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Chelonoidis chathamensis 

Scope: Global
Language: English
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Taxonomy [top]

Kingdom Phylum Class Order Family
Animalia Chordata Reptilia Testudines Testudinidae

Scientific Name: Chelonoidis chathamensis (Van Denburgh, 1907)
Common Name(s):
English San Cristóbal Giant Tortoise, Chatham Island Giant Tortoise
Spanish Tortuga Gigante de San Cristóbal
Synonym(s):
Chelonoidis nigra ssp. chathamensis (Van Denburgh, 1907)
Geochelone elephantopus ssp. chathamensis (Van Denburgh, 1907)
Geochelone nigra ssp. chathamensis (Van Denburgh, 1907)
Testudo chathamensis Van Denburgh, 1907
Taxonomic Source(s): Fritz, U. and Havas, P. 2007. Checklist of chelonians of the world. Vertebrate Zoology 57(2): 149-368.
Taxonomic Notes:

The previous Red List assessments for Galápagos tortoises treated the various allopatric island populations as subspecies of Chelonoidis nigra (now named Chelonoidis niger), as did several authors (Pritchard 1996, Caccone et al. 1999, Beheregaray et al. 2003, Fritz and Havas 2007,TTWG 2007, Rhodin et al. 2008). However, other authors have considered them as full species based on morphology (Bour 1980, Fritts 1983, Ernst and Barbour 1989) and the more recent consensus among researchers (Caccone et al. 2002; Russello et al. 2005, 2007; Poulakakis et al. 2008, 2012, 2015; Chiari et al. 2009) is to treat most as full species based on congruent patterns of mitochondrial and nuclear variation. This elevated species-level taxonomy has been largely accepted by TTWG (2009, 2014) and TEWG (2015) for most, but not all, phylogenetic lineages of Galápagos tortoises. This Red List assessment therefore now treats C. chathamensis as a full species, rather than retaining its previous subspecies ranking from earlier Red List assessments.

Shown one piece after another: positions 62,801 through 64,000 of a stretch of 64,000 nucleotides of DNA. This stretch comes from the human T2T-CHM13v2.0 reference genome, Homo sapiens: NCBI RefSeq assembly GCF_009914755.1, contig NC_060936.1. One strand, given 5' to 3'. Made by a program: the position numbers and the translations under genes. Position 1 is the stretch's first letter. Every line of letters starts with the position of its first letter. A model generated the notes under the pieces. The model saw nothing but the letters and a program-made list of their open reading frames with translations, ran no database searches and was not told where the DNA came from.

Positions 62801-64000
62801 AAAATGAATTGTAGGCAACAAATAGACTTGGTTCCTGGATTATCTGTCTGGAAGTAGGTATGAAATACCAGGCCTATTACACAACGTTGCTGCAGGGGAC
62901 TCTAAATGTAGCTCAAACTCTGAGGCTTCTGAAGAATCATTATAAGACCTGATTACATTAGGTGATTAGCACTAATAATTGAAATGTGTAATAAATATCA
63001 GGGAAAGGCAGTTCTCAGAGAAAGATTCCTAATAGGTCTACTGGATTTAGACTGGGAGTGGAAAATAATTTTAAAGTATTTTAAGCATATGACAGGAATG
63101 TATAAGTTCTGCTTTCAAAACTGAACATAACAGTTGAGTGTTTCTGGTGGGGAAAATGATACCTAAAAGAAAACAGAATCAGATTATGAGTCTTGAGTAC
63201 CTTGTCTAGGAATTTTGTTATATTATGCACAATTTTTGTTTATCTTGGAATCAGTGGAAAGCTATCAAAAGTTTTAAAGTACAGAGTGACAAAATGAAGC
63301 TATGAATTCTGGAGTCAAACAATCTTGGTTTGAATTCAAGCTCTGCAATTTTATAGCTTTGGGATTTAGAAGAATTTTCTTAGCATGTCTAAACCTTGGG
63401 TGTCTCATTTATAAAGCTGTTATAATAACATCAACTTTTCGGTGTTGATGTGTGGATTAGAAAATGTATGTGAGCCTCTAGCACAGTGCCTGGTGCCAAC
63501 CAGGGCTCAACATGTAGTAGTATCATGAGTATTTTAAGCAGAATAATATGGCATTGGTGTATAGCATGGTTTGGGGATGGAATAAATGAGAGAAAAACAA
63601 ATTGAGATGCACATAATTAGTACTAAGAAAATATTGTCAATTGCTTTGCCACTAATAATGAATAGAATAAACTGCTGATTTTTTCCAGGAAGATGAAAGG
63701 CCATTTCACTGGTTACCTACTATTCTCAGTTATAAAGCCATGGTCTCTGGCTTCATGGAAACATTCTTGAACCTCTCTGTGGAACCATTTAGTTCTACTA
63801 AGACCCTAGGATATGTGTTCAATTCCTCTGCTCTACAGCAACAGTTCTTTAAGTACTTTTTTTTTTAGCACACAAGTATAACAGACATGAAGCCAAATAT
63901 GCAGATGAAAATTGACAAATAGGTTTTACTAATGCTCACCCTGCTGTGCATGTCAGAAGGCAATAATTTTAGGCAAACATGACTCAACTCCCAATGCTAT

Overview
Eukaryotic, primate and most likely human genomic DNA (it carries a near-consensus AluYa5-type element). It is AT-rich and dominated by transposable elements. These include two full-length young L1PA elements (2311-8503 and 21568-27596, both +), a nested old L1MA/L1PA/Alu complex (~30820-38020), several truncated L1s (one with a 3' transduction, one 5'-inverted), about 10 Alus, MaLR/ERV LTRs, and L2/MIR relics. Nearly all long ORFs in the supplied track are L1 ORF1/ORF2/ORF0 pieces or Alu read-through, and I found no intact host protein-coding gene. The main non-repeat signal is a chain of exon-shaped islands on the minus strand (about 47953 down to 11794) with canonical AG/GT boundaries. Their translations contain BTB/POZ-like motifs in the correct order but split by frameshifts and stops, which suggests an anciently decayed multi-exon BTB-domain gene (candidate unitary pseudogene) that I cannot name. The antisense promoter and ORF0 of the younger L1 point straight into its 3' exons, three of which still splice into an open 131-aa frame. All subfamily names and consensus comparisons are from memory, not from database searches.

Pritchard (1996) restricted the name chathamensis to the now-extirpated tortoise populations of southwestern and central San Cristóbal, but excluded the eastern San Cristóbal population, considering this population to represent a possibly distinct subspecies for which no name was available. For purposes of this Red List Assessment, the eastern San Cristóbal population is considered part of chathamensis until taxonomic clarity emerges.

Testudo wallacei Rothschild, 1902, was described with type locality “Chatham Island?”, but its type locality was designated Jervis Island [Rábida] by Van Denburgh (1914); Rábida tortoises were hypothesized to be an introduced population (Pritchard 1996), later confirmed by genetic analysis (Poulakakis et al. 2012) to represent tortoises from southern Isabela, and the name wallacei is considered a nomen dubium and synonym of C. vicina (Fritz and Havas 2007, TTWG 2014).

Assessment Information [top]

Red List Category & Criteria: Endangered A1abde ver 3.1
Year Published: 2017
Date Assessed: 2017-01-15
Assessor(s): Caccone, A., Cayot, L.J., Gibbs, J.P. & Tapia, W.
Reviewer(s): Rhodin, A.G.J. & van Dijk, P.P.
Contributor(s): IUCN Galapagos Tortoises Red Listing Workshop & Galapagos National Park Directorate
Facilitator/Compiler(s): van Dijk, P.P.
Justification:

The San Cristóbal tortoise population experienced catastrophic decline due to exploitation in historical time (less than three generations ago, at a generation length of 60 years), with recruitment and recovery severely restrained by the impacts of introduced predators, competitors, and vegetation change, from an estimated population size of  24,000 animals historically (J.P. Gibbs unpubl. data), to an estimated 500-700 tortoises in the early 1970s (MacFarland et al. 1974). The population showed a gradual recovery to at least 1,170 animals (juveniles and adults combined) in 2005. A more complete mark/recapture census of this population carried out in 2016 estimated a population of 6,700 tortoises (1,938 tortoises were observed; 44% reproductive adults, resulting in an estimated adult population of ~2,950), representing an overall decline of about 88% and with most threats having largely ceased, qualifying the species as Endangered EN A1abde. The assessment of this taxon in 1996 as the subspecies C. nigra ssp. chathamensis as Vulnerable was based on the very small population size, but did not reflect the historical population decline that the current assessment incorporates. This assessment also incorporates contributions from the international workshop on Galápagos tortoises convened by the Galápagos National Park Directorate in July 2012, as well as the most complete census of tortoises ever carried out on San Cristóbal, in November 2016.

Previously published Red List assessments:

Geographic Range [top]

Range Description:

Chelonoidis chathamensis (sensu stricto) occurred on southwestern and central San Cristóbal [formerly Chatham Island] in the Galápagos Islands of Ecuador; whether the population of northeastern San Cristóbal is part of chathamensis remains to be determined. San Cristóbal has a total surface area of 560 square km, of which about 250 sq.km (45%) could potentially sustain tortoises (J.P. Gibbs unpubl. data).